11/   By promoting or pretending that the West Bank is Palestinian territory, the UN, EU, and others, display a preference for reducing the conflict to a mere dispute over territory, which can easily be resolved if Israel were to throw its security needs to the wind and accede to Palestinian state.  In this way, the real nature of the dispute is obscured. 

The real nature of the conflict

12/   The real cause of the conflict is twofold:

  1. the population of the West Bank consists of Arabs who do not want Israel to control it.
  2. in fact, they never wanted Israel at all and they adhere to a program, the Palestinian National Charter, 1968 that expressly aims for the elimination of the Jewish state.

13/   Without the latter, it would seem reasonable, logical, equitable and practical to divide the territory of Mandatory Palestine between the two communities.  This would be a win-win resolution of the conflict.  It seems so simple and morally justified that no further elaboration is required.  Consequently, the endless repetition of the two-state solution has become a mantra to which all right-thinking people are supposed to adhere.

14/   Unfortunately, those who share this perspective leave the Palestinian view unexamined.  The Palestinian claim to the whole territory of Israel – from the river to the sea – the ’48 territories (see the 2-State Solutions box) demonstrates that the conflict is about far more than the West Bank.  This wrecks the simplicity and moral clarity of the two-state advocates.  Yet instead of seeing this winner-takes-all view as an intractable problem, it is simply ignored by the UN, EU, and others.  Likewise, it is consistently obscured by the bulk of the international mass media.

15/   In this view, the practicality of a settlement based on the two-state solution rests on the twin assumptions that:

  • the conflict is a territorial dispute about how the territory can be shared,
  • the Palestinians will accept a West Bank based state.

By opposing these assertions, Israel is condemned as the cause of the continued conflict.

Sensational claims

16/   If it were indeed true that the Palestinians had dropped their claim to the whole territory of Israel and were willing to settle the conflict for a West Bank state, as seems to be the view of many advocates of the two-state solution, it would be an amazing turn-around.  It would mean that since the creation of Israel the Palestinians had made a succession of different policy claims to:

  1. all of Israel but not the West Bank (Palestinian National Charter, 1964),
  2. all of Israel and the West Bank (Palestinian National Charter, 1968),
  3. all the West Bank but not Israel (from Oslo 1993 to the present).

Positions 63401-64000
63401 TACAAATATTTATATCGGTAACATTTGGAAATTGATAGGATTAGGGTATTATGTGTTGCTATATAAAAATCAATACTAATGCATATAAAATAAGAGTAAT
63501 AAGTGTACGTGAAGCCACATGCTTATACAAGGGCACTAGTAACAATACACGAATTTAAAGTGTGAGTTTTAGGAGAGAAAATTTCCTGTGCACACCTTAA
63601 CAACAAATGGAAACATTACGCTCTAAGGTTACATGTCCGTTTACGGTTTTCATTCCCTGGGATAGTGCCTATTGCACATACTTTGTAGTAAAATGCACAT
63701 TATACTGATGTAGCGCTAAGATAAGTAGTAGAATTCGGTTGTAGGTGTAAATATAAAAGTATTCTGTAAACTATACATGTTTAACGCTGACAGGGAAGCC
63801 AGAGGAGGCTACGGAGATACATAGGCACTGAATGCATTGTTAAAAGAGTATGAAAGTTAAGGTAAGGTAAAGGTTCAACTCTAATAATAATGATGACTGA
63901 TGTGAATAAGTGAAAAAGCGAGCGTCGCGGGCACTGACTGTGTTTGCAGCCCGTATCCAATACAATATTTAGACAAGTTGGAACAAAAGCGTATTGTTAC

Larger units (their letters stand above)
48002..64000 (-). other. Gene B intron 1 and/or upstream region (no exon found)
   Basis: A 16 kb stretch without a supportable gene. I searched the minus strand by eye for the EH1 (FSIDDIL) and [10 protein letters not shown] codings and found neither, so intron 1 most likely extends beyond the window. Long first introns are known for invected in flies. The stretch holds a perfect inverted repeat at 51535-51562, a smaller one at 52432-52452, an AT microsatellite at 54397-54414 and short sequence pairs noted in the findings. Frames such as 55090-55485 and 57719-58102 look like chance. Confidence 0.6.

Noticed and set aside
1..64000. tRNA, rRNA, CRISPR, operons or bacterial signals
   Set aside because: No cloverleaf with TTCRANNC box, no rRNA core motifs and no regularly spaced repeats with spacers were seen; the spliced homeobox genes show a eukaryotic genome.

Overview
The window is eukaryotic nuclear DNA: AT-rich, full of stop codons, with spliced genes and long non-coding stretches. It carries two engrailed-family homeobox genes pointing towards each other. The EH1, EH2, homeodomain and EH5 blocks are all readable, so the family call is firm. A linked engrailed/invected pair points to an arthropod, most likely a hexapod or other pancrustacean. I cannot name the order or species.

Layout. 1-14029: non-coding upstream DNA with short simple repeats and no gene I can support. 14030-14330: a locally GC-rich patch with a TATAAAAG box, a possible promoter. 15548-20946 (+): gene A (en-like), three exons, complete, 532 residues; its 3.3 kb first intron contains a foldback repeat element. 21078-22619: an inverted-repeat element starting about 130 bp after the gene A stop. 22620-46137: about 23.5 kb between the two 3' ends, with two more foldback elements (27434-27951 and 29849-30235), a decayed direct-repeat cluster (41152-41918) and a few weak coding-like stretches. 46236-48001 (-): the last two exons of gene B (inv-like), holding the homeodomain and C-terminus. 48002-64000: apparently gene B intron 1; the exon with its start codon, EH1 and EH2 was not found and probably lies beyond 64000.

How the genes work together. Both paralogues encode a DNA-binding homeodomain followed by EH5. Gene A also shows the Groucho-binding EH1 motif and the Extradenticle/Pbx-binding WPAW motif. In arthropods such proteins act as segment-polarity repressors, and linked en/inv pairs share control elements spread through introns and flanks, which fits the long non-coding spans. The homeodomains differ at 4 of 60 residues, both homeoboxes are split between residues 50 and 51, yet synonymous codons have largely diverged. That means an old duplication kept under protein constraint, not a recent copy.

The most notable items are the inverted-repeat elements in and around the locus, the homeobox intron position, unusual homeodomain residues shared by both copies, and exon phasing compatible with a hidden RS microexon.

17/   If the latter were true and the Palestinians have accepted a state on the West Bank as an end to the conflict, it would mean that they had at last accepted the Jewish state and abandoned the previous aim of completely replacing it with their own.  If true, as we are asked to believe, this would be BIG news.  But if true, evidence for such a sensational transformation would presumably be easy to find.

18/   Alas, no-one has found such evidence.  The PA/PLO remains committed to the elimination of Israel and its replacement by a Palestinian state on ALL its territory.  They devote zero energy to the promotion of a two-state solution as an end to the conflict.  For Israel, the prospect of a so-called two-state solution with an eliminationist Palestinian state on the West Bank is not a sign of a peaceful solution to end the conflict but a precursor to ever greater escalation.

19/   The real nature of the conflict is not something that Israel can ignore.  The Palestinian intention to destroy Israel makes the conflict a war for its existence and not just a territorial dispute. For as long as the Palestinians adhere to the Palestinian National Charter and  have the aim of annihilating Israel, the dangers that such a state would pose are impossible for Israel to ignore.

Limited Palestinian self-rule

20/  Therefore, the best that the Palestinians can expect is the strictly limited degree of self-rule in Areas A and B on the West Bank rather than any full self-determination – especially an independent state.  Instructively, it’s amazing how those who decry the ‘injustice’ of limited Palestinian sovereignty seem quite happy with the thought of ending all Israeli sovereignty.

21/   Nevertheless, this is far from ideal as the conflict remains unsolved.  However, it continues at a lower level of intensity than war between two states.  This is why the ONLY way to end the conflict peacefully is for Palestinians to reconcile themselves at last to the Jewish state and abandon all ambitions to destroy it.  It is also why the international community should be committed to opposing eliminationist Palestinian ambitions. Instead they should do everything possible to help Palestinians reach a reconciliation with Israel.

22/   Finally, it’s easily forgotten that by the time Israel captured West Bank in the 6-Day War of 1967, the conflict had already existed for many years.  As Prime Minister Rabin said in 1976 to a joint session of the US Congress, to 1967 Israel did not hold an inch of Sinai, West Bank, Gaza, or Golan – yet we had no peace.